The Art of Fighting Bees

A common complaint of the tent-dwelling outdoorsineer is the bee, otherwise known as the yellowjacket, wasp, bumbler, Old Mister Stings, and killer bee.  These are all local terms for the same creature – a yellow-and-black flying insect that secretes honey and feasts on bears and other meat.  Stepping into a nest, or “hive”, of a swarm of bumblers can quickly turn a cheerful jaunt through the forest into a nightmarish hell of buzzing, stinging, and biting devils.

Throughout the years, bee attacks have taken thousands of lives and it is thought that angry bees may be the root cause behind such historical puzzles as the disappearance of the American colony at Roanoke1.

But fear not, traveler!  There are a number of ways that you can fight off the nettlesome problem of bees.  By familiarizing yourself with the techniques in this section, you will truly “be bee prepared, for bees”.


The psyche of the bee craves two things: meat, and solitude2.  The first of these drives is a common thing found among many lower animals, including the dog, the lion, the elk, and the pelican3.  The second drive, however, is unique to bees.  This is due to the nature of their hive home – a cramped, uncomfortable oddity filled with the stench of Hymenopteric body odor and an interminable buzzing din, not unlike the tenement apartments of New York City during the Golden Age of Industry.

Knowing about this desire for bee solitude, if you are an outdoorsineer of the cowardly sort (or if you are traveling with a lady companion and wish to impress on her your gentlemanly nature) you may choose to concede to these twin demands of the bee subconscious, and in doing so placate the swarm so that you may pass in relative comfort.

You will want to carry a sack full of meat (you will of course have this on hand for all trips, regardless of bees).  The meat may be of any style or consistency, though the bees will prefer smaller chunks that will be easier to fit in their mandibles.

Should you come upon a beehive, place the meat on the ground nearby and take several steps back.  The bees will soon come out to investigate.

Now place another piece of meat on the ground so that the first piece is between you and the hive.  What you are doing is making a trail of meat, which the bees will begin to follow.  You are in it now – do not waver!  Ending the trail too early will drive the bees into a furious meat-lust and you will quickly find yourself overwhelmed by their poisoned hell-stingers.  Instead, continue the trail until you find a peaceful place – perhaps a shady glen by a river or a hillock overseeing a lush vista of scrub forest.  You will know that you are in a location suitable to stop if you are overwhelmed by a sudden desire to read poetry or a feeling that perhaps your office job is not what is really important in life.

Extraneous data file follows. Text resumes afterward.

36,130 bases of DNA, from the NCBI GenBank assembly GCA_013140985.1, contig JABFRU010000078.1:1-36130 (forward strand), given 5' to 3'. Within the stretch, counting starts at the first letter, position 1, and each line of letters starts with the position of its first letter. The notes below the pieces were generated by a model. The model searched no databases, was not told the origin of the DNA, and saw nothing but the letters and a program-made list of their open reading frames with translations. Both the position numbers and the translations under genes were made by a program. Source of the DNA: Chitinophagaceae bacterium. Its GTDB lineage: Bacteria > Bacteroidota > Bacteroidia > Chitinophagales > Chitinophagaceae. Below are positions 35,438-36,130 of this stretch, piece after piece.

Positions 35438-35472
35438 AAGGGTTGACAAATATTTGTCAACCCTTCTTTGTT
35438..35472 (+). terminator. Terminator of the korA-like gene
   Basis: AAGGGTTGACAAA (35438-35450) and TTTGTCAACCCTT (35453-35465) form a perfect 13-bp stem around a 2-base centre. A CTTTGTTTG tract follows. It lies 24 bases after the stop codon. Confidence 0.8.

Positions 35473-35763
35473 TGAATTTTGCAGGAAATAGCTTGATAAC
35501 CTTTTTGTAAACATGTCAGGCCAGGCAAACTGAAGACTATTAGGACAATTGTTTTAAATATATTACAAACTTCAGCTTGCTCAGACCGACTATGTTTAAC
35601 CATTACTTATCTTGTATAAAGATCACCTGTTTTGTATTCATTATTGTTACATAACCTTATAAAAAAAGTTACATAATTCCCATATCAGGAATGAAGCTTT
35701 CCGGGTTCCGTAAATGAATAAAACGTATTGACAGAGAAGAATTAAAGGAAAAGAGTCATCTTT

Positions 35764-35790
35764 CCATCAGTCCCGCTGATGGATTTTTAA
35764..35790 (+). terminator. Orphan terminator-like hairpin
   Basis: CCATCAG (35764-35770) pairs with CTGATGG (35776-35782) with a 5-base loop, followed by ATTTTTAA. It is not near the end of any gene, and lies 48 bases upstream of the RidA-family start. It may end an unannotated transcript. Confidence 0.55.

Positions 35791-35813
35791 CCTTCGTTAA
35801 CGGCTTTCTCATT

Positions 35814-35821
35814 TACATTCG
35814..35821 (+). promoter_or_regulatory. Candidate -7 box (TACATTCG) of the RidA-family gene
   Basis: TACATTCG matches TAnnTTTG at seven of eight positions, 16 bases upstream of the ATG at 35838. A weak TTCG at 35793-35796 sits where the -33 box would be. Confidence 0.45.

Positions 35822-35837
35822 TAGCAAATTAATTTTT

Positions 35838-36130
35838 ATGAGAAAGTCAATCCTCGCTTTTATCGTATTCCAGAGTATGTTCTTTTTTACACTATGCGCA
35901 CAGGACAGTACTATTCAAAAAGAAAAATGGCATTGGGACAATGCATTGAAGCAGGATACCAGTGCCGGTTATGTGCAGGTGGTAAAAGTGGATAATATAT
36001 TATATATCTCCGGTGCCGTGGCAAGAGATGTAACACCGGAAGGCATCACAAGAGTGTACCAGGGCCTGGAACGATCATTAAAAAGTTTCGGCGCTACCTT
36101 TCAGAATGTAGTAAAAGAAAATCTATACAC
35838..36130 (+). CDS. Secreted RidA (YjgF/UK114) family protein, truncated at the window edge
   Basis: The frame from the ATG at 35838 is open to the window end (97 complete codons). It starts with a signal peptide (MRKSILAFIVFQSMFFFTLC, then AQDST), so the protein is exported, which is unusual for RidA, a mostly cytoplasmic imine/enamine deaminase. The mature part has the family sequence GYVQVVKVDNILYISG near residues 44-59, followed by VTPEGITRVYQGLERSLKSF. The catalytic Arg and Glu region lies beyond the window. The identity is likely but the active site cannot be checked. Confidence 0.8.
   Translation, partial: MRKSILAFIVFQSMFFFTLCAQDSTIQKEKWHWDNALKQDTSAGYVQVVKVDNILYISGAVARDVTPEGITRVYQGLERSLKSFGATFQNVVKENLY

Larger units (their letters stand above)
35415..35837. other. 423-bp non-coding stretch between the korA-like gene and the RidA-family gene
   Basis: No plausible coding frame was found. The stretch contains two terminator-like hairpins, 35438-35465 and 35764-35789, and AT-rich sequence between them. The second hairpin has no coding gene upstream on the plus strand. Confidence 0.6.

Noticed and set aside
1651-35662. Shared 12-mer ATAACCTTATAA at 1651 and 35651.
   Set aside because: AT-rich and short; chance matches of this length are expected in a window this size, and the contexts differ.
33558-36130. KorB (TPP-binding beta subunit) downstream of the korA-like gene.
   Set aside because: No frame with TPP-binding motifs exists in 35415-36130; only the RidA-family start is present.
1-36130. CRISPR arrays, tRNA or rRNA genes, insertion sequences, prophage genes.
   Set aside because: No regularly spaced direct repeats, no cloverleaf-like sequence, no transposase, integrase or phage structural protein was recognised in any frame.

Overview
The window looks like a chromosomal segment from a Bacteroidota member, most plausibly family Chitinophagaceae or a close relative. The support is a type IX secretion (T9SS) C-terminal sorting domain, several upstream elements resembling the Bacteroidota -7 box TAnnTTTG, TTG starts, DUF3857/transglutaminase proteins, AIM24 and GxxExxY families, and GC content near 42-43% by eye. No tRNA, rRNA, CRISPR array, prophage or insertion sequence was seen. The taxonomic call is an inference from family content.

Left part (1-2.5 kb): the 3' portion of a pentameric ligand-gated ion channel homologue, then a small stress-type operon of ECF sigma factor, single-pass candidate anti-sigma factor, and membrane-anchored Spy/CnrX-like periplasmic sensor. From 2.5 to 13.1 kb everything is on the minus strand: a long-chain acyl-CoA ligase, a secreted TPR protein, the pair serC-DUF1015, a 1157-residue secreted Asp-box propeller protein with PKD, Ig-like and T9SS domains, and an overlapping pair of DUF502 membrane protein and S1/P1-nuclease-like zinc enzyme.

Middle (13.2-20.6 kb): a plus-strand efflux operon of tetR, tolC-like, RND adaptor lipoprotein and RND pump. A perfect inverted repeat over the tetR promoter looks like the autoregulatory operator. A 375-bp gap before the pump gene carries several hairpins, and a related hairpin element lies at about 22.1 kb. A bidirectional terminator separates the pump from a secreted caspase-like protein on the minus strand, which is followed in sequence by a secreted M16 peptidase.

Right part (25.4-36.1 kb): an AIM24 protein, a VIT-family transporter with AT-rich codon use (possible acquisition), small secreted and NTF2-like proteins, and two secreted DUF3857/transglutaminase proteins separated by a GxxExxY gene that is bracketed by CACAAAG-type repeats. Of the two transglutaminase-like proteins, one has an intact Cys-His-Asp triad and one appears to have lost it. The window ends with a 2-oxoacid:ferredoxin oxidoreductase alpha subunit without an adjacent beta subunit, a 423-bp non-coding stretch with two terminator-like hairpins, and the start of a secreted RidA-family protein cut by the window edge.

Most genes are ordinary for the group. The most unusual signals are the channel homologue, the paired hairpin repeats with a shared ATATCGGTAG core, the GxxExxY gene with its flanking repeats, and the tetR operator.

A location found (“Bully!”, you exclaim), you may now end your meat trail.  The bees will reach the final piece and will begin to angrily swarm around, looking for more.  But, if you have done this correctly, this will not last long.  As they swarm, they will take in the beauty surrounding them and their furor will pass.  The bees will enter a contemplative stage of their life cycle where they will question many of the decisions they have made, and their desire to sting will abate.  They will return to their hive with minds changed and bellies full, and you will be able to pass on to your next adventure.  You may find solace in knowing that you have done for the bees what I have done for you4.

Leave the meat on the ground, as it will likely be covered in dirt and bee saliva.  You do not want to eat that.


Though bees are equipped with many advantages over man – such as a stinger, an ability to fly, and eyes that can see behind their heads – they do have one great disadvantage, and that is that they are profoundly stupid.  The brain of a bee is so small that some entomologists believe it may be able to only contain one thought at a time.  While this thought is often an intimidating one of malice and hate, you still ought to be able to outsmart a bee.  Thus, we come upon a second technique for dealing with “the yellow menace” (bees).

This second technique, intrigue, will appeal to the outdoorsineer seeking to keep his mind sharp while in the great outdoors, as well as to certain ethnicities and religions that do not have a problem telling lies.